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epithalamion

[ep-uh-thuh-ley-mee-on, -uh n]
noun, plural ep·i·tha·la·mi·a [ep-uh-thuh-ley-mee-uh] /ˌɛp ə θəˈleɪ mi ə/.
  1. a song or poem in honor of a bride and bridegroom.
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Origin of epithalamion

1580–90; < Greek: nuptial, noun use of neuter of epithalámios nuptial. See epi-, thalamus

epithalamium

[ep-uh-thuh-ley-mee-uh m]
noun, plural ep·i·tha·la·mi·ums, ep·i·tha·la·mi·a [ep-uh-thuh-ley-mee-uh] /ˌɛp ə θəˈleɪ mi ə/.
  1. epithalamion.
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Related formsep·i·tha·lam·ic [ep-uh-thuh-lam-ik] /ˌɛp ə θəˈlæm ɪk/, adjective
Dictionary.com Unabridged Based on the Random House Unabridged Dictionary, © Random House, Inc. 2018

Examples from the Web for epithalamia

Historical Examples

  • Music was heard until a late hour, and epithalamia were again resumed with the morning light.

    Philothea

    Lydia Maria Child

  • Even some of the longer poems, such as the Janua or the Epithalamia, may have formed part of these collections.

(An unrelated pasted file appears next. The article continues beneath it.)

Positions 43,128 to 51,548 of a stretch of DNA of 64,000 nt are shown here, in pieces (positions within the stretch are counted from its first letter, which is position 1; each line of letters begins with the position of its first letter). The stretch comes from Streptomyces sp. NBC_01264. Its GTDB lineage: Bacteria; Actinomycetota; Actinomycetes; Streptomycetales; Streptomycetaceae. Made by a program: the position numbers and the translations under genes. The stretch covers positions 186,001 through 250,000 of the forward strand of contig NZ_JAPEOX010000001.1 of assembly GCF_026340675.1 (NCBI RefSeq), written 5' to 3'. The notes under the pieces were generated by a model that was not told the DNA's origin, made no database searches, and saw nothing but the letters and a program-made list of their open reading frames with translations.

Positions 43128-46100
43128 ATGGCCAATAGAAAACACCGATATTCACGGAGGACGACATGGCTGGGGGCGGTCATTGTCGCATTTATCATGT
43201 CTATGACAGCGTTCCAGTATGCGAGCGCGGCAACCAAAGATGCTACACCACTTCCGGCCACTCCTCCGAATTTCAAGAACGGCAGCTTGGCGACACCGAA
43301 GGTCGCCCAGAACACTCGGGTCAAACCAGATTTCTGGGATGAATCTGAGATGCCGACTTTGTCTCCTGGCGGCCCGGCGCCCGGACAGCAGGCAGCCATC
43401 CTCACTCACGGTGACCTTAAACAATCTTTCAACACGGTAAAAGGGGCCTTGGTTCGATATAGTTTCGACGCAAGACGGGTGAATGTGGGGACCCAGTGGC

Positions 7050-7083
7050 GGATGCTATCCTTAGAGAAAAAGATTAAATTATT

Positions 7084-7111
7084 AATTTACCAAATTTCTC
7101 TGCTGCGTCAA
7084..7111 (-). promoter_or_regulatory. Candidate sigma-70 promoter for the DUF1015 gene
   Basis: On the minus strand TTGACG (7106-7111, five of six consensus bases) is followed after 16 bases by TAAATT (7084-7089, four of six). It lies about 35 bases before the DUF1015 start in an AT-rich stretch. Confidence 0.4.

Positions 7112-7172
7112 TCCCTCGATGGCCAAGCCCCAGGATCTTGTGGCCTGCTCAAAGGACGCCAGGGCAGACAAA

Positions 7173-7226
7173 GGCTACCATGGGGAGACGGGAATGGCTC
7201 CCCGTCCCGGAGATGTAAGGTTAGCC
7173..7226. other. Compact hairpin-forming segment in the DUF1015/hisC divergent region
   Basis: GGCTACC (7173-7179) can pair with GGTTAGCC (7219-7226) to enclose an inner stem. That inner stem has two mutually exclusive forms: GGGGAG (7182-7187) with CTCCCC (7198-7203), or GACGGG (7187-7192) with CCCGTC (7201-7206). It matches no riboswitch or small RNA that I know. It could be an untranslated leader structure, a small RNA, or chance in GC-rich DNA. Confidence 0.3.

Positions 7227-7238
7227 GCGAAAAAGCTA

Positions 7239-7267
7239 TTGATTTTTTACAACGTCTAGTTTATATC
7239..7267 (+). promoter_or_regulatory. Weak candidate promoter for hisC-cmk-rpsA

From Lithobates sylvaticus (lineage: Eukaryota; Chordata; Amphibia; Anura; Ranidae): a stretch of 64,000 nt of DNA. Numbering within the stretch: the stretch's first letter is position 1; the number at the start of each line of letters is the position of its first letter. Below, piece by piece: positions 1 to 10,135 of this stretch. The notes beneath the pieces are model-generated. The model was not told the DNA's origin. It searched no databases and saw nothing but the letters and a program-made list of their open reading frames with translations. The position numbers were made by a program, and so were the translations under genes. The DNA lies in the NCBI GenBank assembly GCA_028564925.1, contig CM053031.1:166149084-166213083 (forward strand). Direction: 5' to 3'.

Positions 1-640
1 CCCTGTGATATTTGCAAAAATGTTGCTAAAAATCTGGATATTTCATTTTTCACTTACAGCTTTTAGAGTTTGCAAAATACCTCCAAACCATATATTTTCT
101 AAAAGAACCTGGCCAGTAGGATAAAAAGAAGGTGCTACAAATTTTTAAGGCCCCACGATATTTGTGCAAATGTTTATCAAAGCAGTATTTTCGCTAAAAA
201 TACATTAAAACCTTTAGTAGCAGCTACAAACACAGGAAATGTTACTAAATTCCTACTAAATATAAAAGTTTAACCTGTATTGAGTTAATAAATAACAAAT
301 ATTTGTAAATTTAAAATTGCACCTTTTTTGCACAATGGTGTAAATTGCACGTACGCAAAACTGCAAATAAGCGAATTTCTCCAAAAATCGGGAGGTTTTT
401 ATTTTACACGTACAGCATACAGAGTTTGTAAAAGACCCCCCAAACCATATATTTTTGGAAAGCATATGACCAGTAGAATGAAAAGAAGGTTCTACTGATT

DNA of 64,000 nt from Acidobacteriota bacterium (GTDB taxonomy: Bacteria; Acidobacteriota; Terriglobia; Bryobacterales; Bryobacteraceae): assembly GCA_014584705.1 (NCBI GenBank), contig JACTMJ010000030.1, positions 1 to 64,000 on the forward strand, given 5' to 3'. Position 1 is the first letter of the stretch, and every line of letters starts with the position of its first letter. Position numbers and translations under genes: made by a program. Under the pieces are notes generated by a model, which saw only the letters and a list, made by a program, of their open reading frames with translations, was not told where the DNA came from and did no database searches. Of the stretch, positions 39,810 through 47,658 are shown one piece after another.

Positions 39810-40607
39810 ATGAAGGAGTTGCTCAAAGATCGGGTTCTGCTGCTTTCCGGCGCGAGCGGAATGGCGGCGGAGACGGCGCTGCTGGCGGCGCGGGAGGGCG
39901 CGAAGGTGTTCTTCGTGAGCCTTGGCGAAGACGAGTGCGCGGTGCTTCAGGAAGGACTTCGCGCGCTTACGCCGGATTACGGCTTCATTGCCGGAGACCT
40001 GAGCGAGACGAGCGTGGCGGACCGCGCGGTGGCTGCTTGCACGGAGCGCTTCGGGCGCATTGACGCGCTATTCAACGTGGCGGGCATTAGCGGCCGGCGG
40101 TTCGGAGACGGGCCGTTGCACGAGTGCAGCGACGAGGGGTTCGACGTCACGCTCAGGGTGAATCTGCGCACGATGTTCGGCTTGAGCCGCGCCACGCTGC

British Dictionary definitions for epithalamia

epithalamium

epithalamion

noun plural -mia (-mɪə)
  1. a poem or song written to celebrate a marriage; nuptial ode
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Derived Formsepithalamic (ˌɛpɪθəˈlæmɪk), adjective

Word Origin

C17: from Latin, from Greek epithalamion marriage song, from thalamos bridal chamber
Collins English Dictionary - Complete & Unabridged 2012 Digital Edition © William Collins Sons & Co. Ltd. 1979, 1986 © HarperCollins Publishers 1998, 2000, 2003, 2005, 2006, 2007, 2009, 2012

Word Origin and History for epithalamia

epithalamium

n.

1590s, "bridal song," from Latin epithalamium, from Greek epithalamion "a bridal song," from epi "at, upon" (see epi-) + thalamos "bridal chamber, inner chamber."

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Online Etymology Dictionary, © 2010 Douglas Harper